LOUISVILLE, Ky. (WDRB) -- EMS officials say a patient tried to climb out of the back of an ambulance Monday just before a violent crash sent seven people to the hospital.
The crash took place at about 2:30 p.m. in the eastbound lanes of I-264 near Bells Lane on a route from a dentist office in the Shawnee neighborhood to Norton Audubon hospital.
EMT Kristopher Haeberlin pulled over to help his colleague, EMT Christopher Barrett, calm the patient. Just as they'd secured her back on the stretcher, police say a Cardinal Concrete pumping truck smashed into their ambulance.
The force was so powerful, it sheered the rig in half. Two cars and an 18-wheeler also collided with the wreckage. The crash sent a total of seven people to the hospital.
"I felt sick to my stomach. It was horrifying," Louisville Emergency Technician Allison Brown said. "It's surprising they're both still alive, just looking at the images and what happened to the truck."
Brown graduated from the same training class as the two injured EMTs. She described them as "very hard working men" who are "very passionate" about their jobs. Louisville EMS colleagues are taking turns at University Hospital visiting with Haeberlin and Barrett to show them support.
"We're just upset," Brown said. "We're all sad. That could have been any one of us. We never want any of this to happen with anyone we work with, and I think for a lot of us in the academy, it kind of hits home. We haven't been doing this very long, and it could have been anyone of us on the street who pulled over."
Kentucky State Police records show the commonwealth averaged 1,150 crashes involving emergency vehicles from 2013 to 2017. A contributing cause in more than 100 of those wrecks each year was failure to yield, meaning it took place after a driver didn't get out of the way of a first responder.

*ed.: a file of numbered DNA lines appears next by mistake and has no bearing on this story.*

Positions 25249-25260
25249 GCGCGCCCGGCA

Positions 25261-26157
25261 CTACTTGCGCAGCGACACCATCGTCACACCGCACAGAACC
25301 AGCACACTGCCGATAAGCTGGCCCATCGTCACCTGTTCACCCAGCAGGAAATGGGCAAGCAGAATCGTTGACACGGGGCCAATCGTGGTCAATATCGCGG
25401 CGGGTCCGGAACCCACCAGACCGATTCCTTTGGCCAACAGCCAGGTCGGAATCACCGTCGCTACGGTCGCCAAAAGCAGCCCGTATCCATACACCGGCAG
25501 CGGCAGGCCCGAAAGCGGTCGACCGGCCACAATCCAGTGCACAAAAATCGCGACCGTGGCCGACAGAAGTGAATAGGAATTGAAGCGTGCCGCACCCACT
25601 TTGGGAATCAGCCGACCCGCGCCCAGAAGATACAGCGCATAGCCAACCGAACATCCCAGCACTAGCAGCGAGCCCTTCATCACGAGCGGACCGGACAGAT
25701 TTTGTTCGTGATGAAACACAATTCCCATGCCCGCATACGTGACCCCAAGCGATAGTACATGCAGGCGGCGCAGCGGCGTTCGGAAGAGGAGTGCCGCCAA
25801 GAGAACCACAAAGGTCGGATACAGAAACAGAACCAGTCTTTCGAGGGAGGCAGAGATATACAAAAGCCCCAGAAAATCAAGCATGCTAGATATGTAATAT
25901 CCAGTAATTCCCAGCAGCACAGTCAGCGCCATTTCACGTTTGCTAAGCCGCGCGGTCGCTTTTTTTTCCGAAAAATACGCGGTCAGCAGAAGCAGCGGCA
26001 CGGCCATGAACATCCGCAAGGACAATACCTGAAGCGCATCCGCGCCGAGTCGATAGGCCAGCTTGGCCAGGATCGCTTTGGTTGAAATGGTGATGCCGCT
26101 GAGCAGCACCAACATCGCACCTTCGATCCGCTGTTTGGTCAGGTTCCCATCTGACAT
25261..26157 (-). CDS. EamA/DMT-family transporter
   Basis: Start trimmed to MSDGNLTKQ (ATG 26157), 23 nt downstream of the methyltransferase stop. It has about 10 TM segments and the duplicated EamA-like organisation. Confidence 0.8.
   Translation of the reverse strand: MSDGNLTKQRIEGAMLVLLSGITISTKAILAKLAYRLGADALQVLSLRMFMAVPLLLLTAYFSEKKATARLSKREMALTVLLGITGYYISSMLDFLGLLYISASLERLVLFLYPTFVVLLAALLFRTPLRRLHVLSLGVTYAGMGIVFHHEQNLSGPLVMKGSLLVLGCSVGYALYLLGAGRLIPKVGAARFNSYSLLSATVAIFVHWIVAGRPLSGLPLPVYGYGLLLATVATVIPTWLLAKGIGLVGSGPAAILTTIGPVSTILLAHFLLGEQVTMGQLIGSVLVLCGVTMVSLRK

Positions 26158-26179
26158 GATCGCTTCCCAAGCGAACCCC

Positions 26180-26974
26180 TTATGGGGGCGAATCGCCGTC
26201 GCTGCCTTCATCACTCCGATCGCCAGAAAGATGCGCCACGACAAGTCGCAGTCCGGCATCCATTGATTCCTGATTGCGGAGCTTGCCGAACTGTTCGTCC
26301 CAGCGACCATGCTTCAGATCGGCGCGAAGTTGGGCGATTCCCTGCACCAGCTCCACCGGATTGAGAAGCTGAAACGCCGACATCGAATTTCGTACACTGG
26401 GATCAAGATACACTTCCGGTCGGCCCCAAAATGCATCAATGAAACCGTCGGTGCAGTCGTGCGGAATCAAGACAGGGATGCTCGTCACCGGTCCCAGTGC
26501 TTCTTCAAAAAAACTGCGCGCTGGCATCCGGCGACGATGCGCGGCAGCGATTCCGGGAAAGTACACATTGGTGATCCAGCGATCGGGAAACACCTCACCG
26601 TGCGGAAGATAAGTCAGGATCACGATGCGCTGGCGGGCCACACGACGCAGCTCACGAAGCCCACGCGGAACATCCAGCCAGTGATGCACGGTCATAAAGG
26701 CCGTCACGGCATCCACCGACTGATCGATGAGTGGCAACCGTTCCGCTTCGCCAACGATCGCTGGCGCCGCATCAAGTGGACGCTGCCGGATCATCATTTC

"It's very frustrating for us," said Trooper Scotty Sharp of Kentucky State Police. "A lot of it is distracted driving, people texting not paying attention, looking at their phone when they should put that device down and pay attention to where they're going."
Kentucky law requires that drivers move over to make way for other stranded drivers on the side of the road and move over if possible for all emergency vehicles.
"KSP will ticket people, motorists, that did't move over that had the opportunity to," Sharp said.
Brown hopes Monday's crash serves as a wake-up call and reminds drivers to give emergency crews a break.
"Be aware that police, fire and EMS are out on the roads sometimes," Brown said. "They do have to stop and pull over, and they are there working."
At this time, no charges have been filed in connection with the crash. Louisville Metro Police said its investigation is ongoing.
Both EMTs suffered head injuries, but leaders said there's a chance Haeberlin could be released from the hospital Tuesday.
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